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Search results for "bargaining rights" ...
Wisconsin's politics exploded on Feb. 11, 2011, when Gov. Scott Walker unveiled his plan to strip most collective bargaining rights from public employee unions. tens of thousands of protesters descended on the state Capitol, and Walker became a national conservative star. But as Walker's calendars revealed, he was known to the conservative establishment beforehand: Two weeks before Walker dropped what he referred to as his "bomb," he had dined at the Washington, D.C., area home of Republican power broker Fred Malek. The political turmoil sparked questions about how and with whom Walker had spent his time in office, questions that took on increased urgency as he faced a historic recall election in June 2012. The Center digitized and coded all 4,414 entries of those calendars to examine those questions. At the heart of the project was a series of four major data visualizations offering the public deep dives into the calendar data and analyses. The innovative, CAR-based approach to these calendars allowed reporters to break new ground about a man who had become one of the most thoroughly covered governors ever.
This story, produced by the Wisconsin Center for Investigative Journalism and Wisconsin Public Radio, was first to report on a June 13 altercation in which Wisconsin Supreme Court Justice David Prosser placed his hands on the neck of fellow Justice Ann Walsh Bradley in a dispute in her office in front of other members of the court. The article reported that the argument concerned the timing of the court's release of a decision upholding Republican Gov. Scott Walker's controversial bill to curb the collective bargaining rights of the state's public employees, and that the Capitol Police Department and the Wisconsin Judicial Commission were informed of the incident. The story also revealed that the Capitol police chief had come in to speak to the court's seven members about it. Although the initial story relied on anonymous sources, all of the facts were subsequently confirmed by on-the-record interviews, and later by police reports.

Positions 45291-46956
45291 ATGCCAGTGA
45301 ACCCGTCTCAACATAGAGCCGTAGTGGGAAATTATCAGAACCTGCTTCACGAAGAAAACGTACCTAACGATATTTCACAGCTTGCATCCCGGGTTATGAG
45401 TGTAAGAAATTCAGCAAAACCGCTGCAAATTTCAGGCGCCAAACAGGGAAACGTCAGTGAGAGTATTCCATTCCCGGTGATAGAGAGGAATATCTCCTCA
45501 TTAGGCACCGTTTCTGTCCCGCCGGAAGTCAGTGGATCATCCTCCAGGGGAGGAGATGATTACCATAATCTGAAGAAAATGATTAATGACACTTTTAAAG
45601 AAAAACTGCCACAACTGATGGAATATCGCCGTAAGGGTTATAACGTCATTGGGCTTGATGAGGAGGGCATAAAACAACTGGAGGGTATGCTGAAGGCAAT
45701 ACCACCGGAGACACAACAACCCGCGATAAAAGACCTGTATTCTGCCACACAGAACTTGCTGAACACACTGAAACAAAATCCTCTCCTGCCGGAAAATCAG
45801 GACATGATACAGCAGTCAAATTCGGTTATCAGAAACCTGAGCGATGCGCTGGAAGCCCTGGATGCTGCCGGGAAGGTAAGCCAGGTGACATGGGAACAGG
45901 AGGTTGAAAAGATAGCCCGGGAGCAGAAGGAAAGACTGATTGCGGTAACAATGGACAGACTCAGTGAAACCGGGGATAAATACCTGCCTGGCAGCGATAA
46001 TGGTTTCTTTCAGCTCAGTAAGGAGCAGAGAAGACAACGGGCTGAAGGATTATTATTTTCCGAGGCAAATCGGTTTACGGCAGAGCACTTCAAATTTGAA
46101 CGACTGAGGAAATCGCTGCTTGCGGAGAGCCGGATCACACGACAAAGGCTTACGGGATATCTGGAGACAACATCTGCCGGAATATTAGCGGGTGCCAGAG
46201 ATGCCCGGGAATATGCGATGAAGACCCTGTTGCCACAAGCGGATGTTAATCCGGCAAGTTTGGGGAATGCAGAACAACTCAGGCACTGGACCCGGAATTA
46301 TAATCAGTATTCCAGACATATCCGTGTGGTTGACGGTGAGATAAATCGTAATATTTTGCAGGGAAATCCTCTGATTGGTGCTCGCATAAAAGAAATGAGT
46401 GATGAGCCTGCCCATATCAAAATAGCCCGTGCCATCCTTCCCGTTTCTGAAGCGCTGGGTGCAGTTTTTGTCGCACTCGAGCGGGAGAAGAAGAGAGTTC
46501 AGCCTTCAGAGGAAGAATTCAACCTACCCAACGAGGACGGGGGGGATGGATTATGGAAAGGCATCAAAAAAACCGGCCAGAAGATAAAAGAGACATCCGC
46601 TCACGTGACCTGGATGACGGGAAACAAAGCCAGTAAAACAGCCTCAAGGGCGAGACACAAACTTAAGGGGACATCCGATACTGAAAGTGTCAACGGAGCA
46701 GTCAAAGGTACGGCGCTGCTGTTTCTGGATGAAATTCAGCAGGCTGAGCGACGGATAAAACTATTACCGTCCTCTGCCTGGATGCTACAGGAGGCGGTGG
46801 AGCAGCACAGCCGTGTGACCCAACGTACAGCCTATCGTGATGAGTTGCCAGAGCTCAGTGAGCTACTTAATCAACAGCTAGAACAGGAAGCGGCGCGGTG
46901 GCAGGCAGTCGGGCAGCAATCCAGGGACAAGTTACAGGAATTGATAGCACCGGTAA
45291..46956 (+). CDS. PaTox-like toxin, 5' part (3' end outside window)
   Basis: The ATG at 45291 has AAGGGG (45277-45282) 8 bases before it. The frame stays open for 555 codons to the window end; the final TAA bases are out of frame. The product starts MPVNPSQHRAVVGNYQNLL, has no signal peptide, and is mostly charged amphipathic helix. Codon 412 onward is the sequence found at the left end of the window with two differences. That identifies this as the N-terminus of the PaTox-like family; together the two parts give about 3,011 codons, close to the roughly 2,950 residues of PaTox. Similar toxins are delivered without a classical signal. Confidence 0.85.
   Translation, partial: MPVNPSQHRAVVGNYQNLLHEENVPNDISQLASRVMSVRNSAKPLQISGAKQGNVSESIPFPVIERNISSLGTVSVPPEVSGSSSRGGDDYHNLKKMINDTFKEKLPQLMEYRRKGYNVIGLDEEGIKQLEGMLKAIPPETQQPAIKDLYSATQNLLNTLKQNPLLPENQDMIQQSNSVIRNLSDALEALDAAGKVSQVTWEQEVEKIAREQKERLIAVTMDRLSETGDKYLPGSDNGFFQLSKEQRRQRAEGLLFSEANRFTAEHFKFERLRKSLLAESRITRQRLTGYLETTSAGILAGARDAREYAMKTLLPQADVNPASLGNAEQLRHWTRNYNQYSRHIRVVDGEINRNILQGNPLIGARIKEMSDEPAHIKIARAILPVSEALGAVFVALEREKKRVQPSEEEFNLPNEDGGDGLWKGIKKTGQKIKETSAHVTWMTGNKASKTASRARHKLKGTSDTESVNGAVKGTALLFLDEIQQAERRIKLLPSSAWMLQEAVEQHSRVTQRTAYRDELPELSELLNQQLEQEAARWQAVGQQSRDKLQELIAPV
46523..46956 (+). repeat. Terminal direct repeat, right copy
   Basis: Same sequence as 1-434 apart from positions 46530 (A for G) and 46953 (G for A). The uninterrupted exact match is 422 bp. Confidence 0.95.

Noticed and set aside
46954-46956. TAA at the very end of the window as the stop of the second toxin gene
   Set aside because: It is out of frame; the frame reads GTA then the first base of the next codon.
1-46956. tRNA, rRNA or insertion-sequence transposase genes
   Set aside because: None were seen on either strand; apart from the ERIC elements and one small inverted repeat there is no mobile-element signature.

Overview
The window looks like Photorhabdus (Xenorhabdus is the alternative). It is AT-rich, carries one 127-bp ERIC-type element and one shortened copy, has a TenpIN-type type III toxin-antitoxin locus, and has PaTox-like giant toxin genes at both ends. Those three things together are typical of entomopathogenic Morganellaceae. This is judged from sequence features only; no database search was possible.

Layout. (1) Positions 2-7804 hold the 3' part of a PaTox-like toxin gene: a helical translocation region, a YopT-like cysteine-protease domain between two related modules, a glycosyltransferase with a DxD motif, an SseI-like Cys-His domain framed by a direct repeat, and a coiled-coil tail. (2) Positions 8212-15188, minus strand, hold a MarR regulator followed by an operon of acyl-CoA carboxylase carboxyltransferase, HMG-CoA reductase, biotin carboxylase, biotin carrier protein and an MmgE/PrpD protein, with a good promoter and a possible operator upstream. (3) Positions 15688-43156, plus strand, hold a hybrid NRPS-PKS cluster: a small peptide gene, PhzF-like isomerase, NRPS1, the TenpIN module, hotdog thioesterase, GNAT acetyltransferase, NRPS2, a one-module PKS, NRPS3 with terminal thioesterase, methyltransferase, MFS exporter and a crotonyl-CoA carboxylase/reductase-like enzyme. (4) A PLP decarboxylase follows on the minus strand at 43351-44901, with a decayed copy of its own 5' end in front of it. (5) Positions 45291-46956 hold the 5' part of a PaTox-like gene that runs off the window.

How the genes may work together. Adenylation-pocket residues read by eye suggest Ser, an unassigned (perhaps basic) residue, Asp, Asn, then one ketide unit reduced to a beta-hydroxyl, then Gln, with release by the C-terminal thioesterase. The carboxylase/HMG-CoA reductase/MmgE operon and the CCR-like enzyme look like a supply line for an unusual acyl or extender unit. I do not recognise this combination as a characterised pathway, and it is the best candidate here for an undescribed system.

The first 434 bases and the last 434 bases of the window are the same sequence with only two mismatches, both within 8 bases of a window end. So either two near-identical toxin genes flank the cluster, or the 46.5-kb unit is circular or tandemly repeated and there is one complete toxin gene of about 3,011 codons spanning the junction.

The story investigates whether Wisconsin's newly inaugurated Gov. Scott Walker was telling the truth when he said that most of the emails he'd received were in support of his plan to strip the collective bargaining rights from public workers.